Marea Gazzard

Marea Gazzard (22 June 1928 – 28 October 2013) was an Australian sculptor and ceramicist.Born in Sydney, Australia, Gazzard studied ceramics at the East Sydney Technical College, now the National Art School, from 1953 to 1955. After travelling to Europe, Gazzard enrolled at the Central Saint Martins College of Art and Design, London where she studied from 1955 to 1959. During this period she became close to ceramicists Lucie Rie and Hans Coper. Returning to Sydney, Gazzard studied sculpture at the National Art School, with Lyndon Dadswell. In 1960, she opened a studio in Paddington, New South Wales, and in 1963 staged her first solo exhibition.
Gazzard had a significant exhibiting career, with some notable highlights. In 1973, Gazzard was invited to exhibit at the National Gallery of Victoria in the landmark exhibition 'Clay and Fibre' with Mona Hessing. In 1994, a survey of Gazzard's work was staged at the S. H. Ervin Gallery, Sydney, accompanied by the launch of a monograph by Christine France.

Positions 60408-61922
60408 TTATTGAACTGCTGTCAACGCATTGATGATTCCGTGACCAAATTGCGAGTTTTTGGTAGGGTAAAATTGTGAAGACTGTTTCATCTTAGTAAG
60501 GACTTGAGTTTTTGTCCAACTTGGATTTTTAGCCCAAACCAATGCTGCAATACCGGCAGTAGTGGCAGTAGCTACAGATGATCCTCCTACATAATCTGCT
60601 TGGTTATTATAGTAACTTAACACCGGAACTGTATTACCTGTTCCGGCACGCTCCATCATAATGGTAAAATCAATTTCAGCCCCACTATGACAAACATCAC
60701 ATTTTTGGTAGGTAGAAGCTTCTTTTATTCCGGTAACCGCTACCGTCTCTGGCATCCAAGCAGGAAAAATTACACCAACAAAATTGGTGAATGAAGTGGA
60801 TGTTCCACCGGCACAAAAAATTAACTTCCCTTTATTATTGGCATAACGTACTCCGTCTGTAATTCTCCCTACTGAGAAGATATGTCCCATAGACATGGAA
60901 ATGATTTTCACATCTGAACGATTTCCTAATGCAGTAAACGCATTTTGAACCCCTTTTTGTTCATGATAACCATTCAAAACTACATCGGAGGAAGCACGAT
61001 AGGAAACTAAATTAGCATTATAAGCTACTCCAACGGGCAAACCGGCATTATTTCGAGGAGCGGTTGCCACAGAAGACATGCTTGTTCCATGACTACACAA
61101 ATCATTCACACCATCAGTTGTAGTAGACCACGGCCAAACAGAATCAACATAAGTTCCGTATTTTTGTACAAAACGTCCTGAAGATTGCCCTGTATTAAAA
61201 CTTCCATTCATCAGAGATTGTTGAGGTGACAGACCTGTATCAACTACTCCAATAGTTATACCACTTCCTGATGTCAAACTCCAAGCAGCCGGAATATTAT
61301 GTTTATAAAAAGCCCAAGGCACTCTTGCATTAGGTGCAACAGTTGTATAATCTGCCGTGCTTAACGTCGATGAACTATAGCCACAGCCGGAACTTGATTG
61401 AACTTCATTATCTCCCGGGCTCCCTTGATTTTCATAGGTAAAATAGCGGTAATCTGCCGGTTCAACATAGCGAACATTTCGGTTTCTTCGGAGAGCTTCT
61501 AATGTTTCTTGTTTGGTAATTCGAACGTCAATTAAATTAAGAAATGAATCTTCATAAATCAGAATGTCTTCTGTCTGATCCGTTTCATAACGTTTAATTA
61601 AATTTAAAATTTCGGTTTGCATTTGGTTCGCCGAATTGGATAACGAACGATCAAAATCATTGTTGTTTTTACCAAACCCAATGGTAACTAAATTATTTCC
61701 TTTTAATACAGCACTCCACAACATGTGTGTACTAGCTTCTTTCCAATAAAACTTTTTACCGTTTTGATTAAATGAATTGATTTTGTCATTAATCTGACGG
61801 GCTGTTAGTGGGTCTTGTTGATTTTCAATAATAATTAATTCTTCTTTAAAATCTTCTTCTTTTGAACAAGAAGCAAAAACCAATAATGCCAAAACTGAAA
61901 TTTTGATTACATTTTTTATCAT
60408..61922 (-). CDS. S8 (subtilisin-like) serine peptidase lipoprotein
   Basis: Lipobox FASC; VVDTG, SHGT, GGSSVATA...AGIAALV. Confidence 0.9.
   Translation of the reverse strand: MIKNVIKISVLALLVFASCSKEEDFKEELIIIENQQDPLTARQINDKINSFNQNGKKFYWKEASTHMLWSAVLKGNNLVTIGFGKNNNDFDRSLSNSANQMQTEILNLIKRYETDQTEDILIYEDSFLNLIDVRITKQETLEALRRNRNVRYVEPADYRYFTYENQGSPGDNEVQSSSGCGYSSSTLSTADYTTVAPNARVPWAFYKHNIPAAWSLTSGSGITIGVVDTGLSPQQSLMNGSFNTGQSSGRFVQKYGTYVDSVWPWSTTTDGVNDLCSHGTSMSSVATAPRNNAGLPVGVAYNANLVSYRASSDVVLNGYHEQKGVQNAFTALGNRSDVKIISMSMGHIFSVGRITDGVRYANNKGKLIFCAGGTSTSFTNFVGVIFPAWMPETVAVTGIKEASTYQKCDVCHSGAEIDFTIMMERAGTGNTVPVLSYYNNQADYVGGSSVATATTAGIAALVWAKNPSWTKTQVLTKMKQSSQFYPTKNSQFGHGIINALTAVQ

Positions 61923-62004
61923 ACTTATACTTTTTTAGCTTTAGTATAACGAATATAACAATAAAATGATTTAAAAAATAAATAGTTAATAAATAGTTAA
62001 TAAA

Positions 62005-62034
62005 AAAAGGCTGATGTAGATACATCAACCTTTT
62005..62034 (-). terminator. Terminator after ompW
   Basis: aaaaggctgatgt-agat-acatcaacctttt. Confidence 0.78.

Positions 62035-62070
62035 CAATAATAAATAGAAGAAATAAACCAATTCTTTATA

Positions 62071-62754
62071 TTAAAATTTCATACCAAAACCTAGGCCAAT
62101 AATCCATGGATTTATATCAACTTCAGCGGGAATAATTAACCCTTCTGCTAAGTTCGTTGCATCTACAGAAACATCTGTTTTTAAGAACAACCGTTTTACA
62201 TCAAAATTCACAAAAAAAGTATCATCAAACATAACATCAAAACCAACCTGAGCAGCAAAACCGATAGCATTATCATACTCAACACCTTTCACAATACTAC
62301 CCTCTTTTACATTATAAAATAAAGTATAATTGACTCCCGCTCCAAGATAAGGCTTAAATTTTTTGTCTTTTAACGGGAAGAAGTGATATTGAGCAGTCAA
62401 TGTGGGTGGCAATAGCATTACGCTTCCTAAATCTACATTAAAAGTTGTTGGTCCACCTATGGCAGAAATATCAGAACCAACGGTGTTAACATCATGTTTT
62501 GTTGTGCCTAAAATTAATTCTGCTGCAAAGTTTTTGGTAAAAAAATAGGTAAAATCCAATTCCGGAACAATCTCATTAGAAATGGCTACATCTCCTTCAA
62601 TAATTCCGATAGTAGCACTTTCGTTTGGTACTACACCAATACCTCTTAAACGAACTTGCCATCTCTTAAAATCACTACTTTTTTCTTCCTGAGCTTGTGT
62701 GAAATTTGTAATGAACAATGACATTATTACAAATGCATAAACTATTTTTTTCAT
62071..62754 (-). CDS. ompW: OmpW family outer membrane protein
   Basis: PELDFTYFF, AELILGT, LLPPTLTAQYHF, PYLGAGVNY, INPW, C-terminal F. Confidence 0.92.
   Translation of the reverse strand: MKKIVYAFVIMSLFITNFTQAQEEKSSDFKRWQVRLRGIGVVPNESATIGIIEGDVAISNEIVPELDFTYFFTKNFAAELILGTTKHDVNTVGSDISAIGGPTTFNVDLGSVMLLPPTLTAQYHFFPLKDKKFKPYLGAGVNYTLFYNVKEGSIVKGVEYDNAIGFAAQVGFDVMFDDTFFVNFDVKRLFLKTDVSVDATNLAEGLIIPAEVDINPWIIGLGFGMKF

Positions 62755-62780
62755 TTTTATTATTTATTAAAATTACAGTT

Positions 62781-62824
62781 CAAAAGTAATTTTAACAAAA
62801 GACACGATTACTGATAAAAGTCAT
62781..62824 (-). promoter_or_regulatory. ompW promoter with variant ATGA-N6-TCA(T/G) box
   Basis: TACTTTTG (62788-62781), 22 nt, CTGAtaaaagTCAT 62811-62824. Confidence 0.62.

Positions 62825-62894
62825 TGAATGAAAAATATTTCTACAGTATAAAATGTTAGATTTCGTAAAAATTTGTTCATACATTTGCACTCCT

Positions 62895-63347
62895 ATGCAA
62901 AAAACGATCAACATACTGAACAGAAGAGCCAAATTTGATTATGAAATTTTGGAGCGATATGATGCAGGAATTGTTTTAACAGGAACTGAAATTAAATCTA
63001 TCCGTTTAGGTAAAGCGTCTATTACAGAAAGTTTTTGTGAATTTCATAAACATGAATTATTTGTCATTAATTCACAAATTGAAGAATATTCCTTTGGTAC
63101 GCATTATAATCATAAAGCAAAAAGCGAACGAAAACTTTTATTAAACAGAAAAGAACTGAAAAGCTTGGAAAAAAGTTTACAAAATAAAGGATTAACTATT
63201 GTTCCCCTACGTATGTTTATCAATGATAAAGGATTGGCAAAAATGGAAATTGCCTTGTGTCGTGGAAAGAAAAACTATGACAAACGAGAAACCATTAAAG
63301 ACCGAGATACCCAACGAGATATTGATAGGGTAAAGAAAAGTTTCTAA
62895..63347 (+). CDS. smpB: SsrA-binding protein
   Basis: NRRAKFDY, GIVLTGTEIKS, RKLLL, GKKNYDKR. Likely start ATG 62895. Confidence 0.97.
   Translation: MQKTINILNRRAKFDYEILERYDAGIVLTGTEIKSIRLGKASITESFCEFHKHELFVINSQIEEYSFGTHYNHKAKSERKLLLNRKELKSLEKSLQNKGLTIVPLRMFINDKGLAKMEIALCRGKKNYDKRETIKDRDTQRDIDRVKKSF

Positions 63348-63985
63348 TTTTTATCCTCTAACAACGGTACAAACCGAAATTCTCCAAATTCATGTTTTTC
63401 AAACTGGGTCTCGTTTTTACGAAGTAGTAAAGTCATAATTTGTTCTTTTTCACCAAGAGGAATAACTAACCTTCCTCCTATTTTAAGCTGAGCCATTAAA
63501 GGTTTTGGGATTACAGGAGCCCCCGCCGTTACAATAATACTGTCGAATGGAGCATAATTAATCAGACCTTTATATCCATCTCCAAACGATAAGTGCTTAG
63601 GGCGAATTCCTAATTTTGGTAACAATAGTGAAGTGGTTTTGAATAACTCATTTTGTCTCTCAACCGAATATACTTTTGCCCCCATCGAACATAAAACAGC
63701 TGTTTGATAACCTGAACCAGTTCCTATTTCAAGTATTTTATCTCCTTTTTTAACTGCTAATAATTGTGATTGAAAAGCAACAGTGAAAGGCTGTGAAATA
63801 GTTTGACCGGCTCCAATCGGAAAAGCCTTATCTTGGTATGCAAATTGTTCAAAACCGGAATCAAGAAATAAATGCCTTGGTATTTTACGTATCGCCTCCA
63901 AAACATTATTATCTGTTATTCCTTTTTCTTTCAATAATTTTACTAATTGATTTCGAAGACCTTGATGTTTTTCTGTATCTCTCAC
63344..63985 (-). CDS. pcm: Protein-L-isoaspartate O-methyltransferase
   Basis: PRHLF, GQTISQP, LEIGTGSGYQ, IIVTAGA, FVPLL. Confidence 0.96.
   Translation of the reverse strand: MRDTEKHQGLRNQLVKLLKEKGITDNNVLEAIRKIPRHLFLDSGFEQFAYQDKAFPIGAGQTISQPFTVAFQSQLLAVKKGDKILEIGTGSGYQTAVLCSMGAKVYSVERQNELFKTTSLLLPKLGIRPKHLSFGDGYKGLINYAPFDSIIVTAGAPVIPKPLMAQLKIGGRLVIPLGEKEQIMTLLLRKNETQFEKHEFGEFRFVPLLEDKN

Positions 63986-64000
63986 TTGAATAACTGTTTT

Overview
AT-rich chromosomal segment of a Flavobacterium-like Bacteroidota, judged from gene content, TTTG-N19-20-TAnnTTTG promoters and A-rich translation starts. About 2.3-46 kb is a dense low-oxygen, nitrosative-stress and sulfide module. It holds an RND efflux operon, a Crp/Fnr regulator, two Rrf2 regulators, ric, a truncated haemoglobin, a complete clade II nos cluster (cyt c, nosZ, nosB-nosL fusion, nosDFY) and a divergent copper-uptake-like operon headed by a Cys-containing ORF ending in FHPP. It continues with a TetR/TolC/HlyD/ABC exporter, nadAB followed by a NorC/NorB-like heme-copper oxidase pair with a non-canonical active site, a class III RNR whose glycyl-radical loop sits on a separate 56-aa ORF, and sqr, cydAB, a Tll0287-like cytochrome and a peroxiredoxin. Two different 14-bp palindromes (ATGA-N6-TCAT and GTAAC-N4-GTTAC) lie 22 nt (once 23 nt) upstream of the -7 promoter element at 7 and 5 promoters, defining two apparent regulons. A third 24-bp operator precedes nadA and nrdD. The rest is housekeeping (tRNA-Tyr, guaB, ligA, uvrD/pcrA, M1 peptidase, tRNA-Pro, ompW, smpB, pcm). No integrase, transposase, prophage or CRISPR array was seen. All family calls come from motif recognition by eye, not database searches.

Major public commissions include 'Mingarri: The Little Olgas", which was installed in the Executive Court of Parliament House, Canberra in 1988.In addition, 'Bindu' (2004) was commissioned by the Athens Olympic Art Program for the Olympic Games in Greece.
Gazzard's work features in several museum collections, including the National Gallery of Victoria,National Gallery of Australia,Newcastle Art Gallery Her portrait by Judy Cassab is in the National Portrait Gallery, Australia.
In addition to her career as an artist, Gazzard was pivotal in the international Arts and Crafts movement, and, amongst other public positions, in 1980 she became the first elected president of the World Crafts Council.Wiokipedia

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